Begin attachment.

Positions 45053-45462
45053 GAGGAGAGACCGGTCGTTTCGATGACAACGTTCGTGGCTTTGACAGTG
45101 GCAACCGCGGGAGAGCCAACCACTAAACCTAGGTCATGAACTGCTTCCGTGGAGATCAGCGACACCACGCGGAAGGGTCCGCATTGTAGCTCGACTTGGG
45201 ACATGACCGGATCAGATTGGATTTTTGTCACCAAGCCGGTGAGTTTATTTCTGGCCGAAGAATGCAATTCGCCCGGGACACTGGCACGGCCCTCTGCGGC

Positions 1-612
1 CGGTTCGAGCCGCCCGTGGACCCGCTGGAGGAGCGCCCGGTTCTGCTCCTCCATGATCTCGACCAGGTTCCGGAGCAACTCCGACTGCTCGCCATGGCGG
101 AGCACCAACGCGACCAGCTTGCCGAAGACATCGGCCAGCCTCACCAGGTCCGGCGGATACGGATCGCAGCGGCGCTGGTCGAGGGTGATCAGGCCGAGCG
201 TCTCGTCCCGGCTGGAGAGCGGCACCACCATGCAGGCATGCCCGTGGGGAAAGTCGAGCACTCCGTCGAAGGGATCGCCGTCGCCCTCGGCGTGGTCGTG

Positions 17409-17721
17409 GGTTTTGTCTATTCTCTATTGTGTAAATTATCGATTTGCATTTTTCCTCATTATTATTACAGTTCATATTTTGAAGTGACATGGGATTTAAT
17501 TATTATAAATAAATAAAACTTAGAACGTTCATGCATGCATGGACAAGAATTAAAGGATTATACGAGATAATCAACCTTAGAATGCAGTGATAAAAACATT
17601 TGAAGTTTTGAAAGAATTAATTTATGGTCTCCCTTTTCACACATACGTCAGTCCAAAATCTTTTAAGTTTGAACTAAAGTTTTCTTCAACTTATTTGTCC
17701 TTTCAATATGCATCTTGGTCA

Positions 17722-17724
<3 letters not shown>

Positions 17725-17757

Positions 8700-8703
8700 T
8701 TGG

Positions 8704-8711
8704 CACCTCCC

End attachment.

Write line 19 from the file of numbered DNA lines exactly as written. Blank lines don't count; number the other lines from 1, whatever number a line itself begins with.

8701 TGG